How can external parties affect your information security? This often overlooked question is one of the hidden risks that businesses fail to consider.
Time and time again, I’ve heard the mantra: “I only use personal information to conduct my business. I trust my employees not to leak data. I just don’t think it’s that concerning.”
The people who subscribe to this pattern of thought are almost always well-meaning, diligent business-people. They have secure filing cabinets for their paper files, their computers are password-protected, and their employees have signed agreements not to disclose confidential information. It is totally reasonable for them to trust that their immediate network will not cause a data breach.
This bullet-proof shell around the physical perimeter of a business leads many business managers to develop a misapprehension that they are invulnerable to any sort of attack on their information security. In reality, physical security and an immediate network of trustworthy individuals are just two patches on a roof with an immeasurable number of cracks, and blindness to that fact could lead to disastrous outcomes if ever it rains.
Hot off the press this week is the news that top managers from Cambridge Analytica, an UK data analysis and political strategic communications organisation, have been captured on video boasting about how their targeted online ad campaigns aided in the election of Donald Trump. The campaigns were developed after the personal data of more than 50 million Facebook users was divulged to Cambridge Analytica, enabling the organisation to identify and advertise directly to swing voters in 3 key US states. The suggestion is now being made that this ultimately won the election for Trump by a margin of less than 40 thousand votes, and despite the Trump campaign losing the popular vote by more than 3 million.
The recorded conversation also fuels serious questions about the role of the Russian government in the 2016 election, with the Cambridge Analytica managers noting that external and untraceable organisations or groups are often used to inject ideas into the ‘bloodstream’ of the internet. It is not clear at this stage whether Cambridge Analytica leaked the Facebook user data to any Russian affiliate.
Now, I’m not one to cry “Poor Facebook”, but I seriously doubt that when the decision was made to allow developers to collect and analyse data relating to the users of their Facebook apps, an expected outcome was that Donald Trump would become president of the United States. Further still, I doubt that there was an expectation that it might spark international political controversy, or that CEO Mark Zuckerberg might be called before the UK Parliament, especially since the leak appears to have been in defiance of agreements in place between Facebook and third-party developers.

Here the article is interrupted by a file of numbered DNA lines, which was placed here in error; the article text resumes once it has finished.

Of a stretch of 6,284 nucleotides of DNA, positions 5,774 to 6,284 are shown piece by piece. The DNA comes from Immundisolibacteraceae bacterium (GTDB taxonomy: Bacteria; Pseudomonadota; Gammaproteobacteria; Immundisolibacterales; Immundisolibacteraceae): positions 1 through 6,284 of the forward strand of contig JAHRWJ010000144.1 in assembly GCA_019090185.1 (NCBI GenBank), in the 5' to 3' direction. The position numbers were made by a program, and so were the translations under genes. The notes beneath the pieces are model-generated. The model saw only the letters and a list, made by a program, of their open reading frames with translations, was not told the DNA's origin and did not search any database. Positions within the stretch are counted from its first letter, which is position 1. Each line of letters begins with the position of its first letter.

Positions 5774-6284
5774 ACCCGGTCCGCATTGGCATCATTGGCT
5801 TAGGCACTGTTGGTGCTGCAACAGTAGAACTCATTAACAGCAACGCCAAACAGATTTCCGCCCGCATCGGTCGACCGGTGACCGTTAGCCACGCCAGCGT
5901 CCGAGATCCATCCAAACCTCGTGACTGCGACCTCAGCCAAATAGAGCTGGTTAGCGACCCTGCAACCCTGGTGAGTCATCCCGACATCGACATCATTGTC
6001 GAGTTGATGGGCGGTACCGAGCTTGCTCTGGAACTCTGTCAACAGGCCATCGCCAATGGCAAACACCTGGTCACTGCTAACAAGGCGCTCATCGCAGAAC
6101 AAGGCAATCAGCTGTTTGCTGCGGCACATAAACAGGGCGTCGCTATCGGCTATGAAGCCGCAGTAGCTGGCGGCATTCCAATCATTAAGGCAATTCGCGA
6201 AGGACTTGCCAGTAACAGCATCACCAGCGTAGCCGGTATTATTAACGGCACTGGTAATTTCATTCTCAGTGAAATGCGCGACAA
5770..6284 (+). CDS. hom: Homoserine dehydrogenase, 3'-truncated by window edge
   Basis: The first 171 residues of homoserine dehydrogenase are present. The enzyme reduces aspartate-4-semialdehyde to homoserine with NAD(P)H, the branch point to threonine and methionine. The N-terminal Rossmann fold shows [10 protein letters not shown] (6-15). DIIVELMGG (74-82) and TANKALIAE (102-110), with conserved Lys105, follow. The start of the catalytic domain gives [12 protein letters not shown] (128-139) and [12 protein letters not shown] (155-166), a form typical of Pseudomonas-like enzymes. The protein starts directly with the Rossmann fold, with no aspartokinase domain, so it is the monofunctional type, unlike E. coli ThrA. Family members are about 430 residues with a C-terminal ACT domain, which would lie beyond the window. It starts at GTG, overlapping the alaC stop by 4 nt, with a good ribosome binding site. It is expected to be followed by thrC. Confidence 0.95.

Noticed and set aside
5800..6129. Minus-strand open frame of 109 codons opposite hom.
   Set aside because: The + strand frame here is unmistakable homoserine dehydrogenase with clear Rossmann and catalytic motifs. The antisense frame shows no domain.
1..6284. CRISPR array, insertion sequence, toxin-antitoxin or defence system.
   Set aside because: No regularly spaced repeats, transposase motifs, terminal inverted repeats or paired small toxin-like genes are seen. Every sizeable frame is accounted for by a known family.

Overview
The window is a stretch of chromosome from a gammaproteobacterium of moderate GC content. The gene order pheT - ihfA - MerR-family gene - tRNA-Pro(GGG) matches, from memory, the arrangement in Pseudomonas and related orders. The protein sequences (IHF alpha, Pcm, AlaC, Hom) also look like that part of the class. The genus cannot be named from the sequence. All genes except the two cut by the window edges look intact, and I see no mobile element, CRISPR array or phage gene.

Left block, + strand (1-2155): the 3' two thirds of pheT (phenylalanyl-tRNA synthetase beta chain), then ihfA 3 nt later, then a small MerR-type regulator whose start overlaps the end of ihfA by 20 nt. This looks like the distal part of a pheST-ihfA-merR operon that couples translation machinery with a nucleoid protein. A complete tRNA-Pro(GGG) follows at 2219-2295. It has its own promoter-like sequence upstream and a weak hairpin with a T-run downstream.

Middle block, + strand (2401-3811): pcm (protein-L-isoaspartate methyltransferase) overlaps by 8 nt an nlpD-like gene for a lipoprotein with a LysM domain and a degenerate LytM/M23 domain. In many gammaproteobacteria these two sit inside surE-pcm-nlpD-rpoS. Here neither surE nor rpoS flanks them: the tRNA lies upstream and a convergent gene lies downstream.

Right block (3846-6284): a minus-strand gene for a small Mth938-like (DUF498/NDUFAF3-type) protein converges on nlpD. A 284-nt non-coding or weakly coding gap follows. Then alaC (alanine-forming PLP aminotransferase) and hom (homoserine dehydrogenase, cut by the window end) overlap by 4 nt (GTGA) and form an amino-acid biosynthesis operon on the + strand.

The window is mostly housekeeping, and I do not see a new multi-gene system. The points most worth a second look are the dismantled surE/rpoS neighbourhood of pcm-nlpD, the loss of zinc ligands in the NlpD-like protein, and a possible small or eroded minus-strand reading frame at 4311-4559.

But therein lies the point of this article – It’s not just about you.
In the month since the introduction of the Notifable Data Breaches scheme (NDB scheme), the Office of the Australian Information Commissioner (OAIC) has received more than 30 data breach notifications. More than 1 per day. And keep in mind that the NDB scheme is not a retrospective law – all of these data breaches occurred after 22 February 2018. These breaches occurred at companies that had organised data security measures in place, technical legal knowledge enough to understand their obligations under the NDB scheme, and managers skilled enough to act swiftly in response to a breach.
All of them may have felt that their security measures were enough to prevent a data breach, and yet here they are notifying the OAIC that they have been compromised and that it is likely to result in serious harm to the affected individuals. Often, these breaches occur in predictable ways – disgruntled employees or misplaced files. However, it is also possible that bizarre or unpredictable circumstances result in a breach, and equally, that the breach actually occurs at the fault of some external party.
The likelihood of a breach is compounded by the use of information by the external parties engaged by a business to perform business services. If a contractor makes use of personal information collected by a business, the security measures of the business in respect of that information are only as good as the security measures of the contractor. This, I believe, is the hidden risk in information security, and by far the risk that can cause the most trouble when attempting to contain a data breach.
How many managers know where their email servers are located? How many contractors are contractually bound to implement specific security systems? How is it possible to contain a breach if a business has no relationship with the party from which the information is leaked?
Data breaches can happen to the most secure and advanced corporations, and proactive measures alone are not sufficient to adequately manage the security of information collected. Organisations must prepare for the possibility that a data breach will occur by having detailed plans and policies in place setting out the persons responsible for managing a data breach, and the steps that must be taken to ensure that the breach is contained, the legal requirements in response to the breach are complied with, and the harm to the affected individuals is minimised.
For advice on how you should prepare for a data breach, including developing Data Breach Response Plan or conducting a Privacy Audit, contact one of our expert data protection lawyers on 1300 565 846, or email us at email@example.com